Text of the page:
Rail trails are 'healthy' investments

February 05, 2012|By TIM ROWLAND |

As Washington County revives an old plan to run a rail trail through South County, it’s worth examining exactly what a rail trail is.

The original plan, floated in the early ’90s, didn’t fare so well, largely because the concept was in its infancy and people understandably didn’t know what to make of a plan to turn defunct rail beds into hiking, biking, skiing and jogging paths.

Two decades later, there is a mountain of evidence for anyone who cares to investigate. The Rails-to-Trails Conservancy has 150,000 members and a system that includes 20,000 miles of trails.

I’m not the nation’s foremost expert, but I’ve ridden hundreds, if not thousands, of miles of rail trails over the past two decades, all across the country. And last Sunday, Beth and I did what we often do — looked up a trail and went for a ride.

This particular ride took us to the Washington and Old Dominion trail in Virginia. We’d ridden the leg west of Leesburg, so this time we headed east.

I’d be real hesitant to buy into the idea that rail trails are some kind of economic savior. In my view, we get off point when we start talking about rail trails in terms of jobs and economic development. These trails are about exercise, health, bringing families together and enjoying the outdoors instead of sitting in front of a computer screen. That should be benefit enough.

Still, like most rail-trail enthusiasts, we didn’t think anything of driving 40 miles to get to a trailhead. While we were in Loudoun County, we ate lunch and bought a few groceries. So if this is your idea of stimulus, mission accomplished.

The ride through Northern Virginia suburbia is not terribly inspiring (the westward leg from Leesburg to Purcellville is far more picturesque). But it is instructive for those who want to learn about rail trails.

Those who were using the trail on this 45-degree day were about evenly divided among bikers, joggers and walkers. Horses are allowed, although they are encountered infrequently. No motorized vehicles are permitted, nor is bicycle racing or speed training.

The trail skirts schools, subdivisions, private homes, parks and playgrounds. Paved paths connect from the rail trail directly to housing developments — proximity to a rail trail is considered to be an asset, and a selling point for local properties.

Usership of the trail is all over the board. There are some fast cyclists, but no one anywhere in the neighborhood of world-class speed. At the other end of the spectrum are the moms and dads with a couple of toddlers in tow — laughing and crawling around looking at pebbles and plants, as toddlers are prone to do.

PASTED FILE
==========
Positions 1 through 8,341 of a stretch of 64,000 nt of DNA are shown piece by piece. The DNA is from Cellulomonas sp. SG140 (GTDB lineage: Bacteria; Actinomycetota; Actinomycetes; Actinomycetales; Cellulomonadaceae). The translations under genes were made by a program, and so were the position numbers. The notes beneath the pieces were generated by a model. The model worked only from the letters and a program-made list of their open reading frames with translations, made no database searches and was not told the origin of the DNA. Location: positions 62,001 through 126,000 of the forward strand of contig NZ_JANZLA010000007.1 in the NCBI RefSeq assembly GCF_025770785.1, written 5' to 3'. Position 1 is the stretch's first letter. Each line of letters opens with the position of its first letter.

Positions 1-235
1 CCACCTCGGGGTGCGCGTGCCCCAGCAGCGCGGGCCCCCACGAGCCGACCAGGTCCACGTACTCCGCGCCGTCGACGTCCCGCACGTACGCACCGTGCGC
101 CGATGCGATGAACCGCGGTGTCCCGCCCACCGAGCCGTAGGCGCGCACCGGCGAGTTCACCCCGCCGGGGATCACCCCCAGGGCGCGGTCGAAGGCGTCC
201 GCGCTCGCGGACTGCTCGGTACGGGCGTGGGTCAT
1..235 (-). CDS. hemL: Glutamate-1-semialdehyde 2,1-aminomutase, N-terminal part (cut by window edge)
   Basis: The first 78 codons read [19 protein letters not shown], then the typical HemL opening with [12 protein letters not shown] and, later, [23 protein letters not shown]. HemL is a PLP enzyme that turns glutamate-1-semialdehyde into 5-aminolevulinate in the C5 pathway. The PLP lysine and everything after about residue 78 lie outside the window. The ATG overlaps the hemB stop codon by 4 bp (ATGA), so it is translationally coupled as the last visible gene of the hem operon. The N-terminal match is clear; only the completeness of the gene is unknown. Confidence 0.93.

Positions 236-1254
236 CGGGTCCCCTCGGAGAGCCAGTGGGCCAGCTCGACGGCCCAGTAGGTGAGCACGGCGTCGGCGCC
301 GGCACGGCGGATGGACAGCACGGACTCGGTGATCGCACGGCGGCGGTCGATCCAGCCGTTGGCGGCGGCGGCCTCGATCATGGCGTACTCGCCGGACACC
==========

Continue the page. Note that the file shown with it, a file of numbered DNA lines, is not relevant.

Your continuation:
In between are folks walking or jogging with their dogs, older couples on a leisurely peddle, and joggers wearing Spandex and earbuds, their glazed eyes fixed on the ground — for them, heart rate is more important than bird calls, but it shows that the trail can reach a wide band of interests.

The trail is quite obviously a place where people feel safe. Kids of all ages use the trail without the need for supervision. Single women, young and old, jog and bicycle without concern.

For those with an interest in history, rail trails have frequent markers that tell the story of the local people (Ashburn, Va., was given its name when an ash tree caught fire, and was so large that it took a week for the fire to go out).

There has been some fear that trails create sprawl. Perhaps the best answer to that is that along 10 miles of the most sprawl-prone area in the state, the only enterprise that seemed to be catering to trail users was a barbecue shack. Remember, we are talking about a demographic that as a rule wouldn’t eat at a fast-food restaurant if you put a gun to their heads.

The Weverton route under consideration in Washington County would be visually superior to suburban paths, and would have the added advantage of being more lightly traveled. It would tie in with the C&O canal towpath, allowing for a multi-day trip going east or west.

It would link Hagerstown to what is becoming a growing, nationwide network of trails designed to, as the trail conservancy says, “build healthier places for healthier people.”

For those neighbors of this proposed trail who might not be fully convinced, go to, find a local trail and then go for a stroll. It will become clear that there’s one word to describe rail-trail developments, and that word is “healthy.”

Tim Rowland is a Herald-Mail columnist. His email address is

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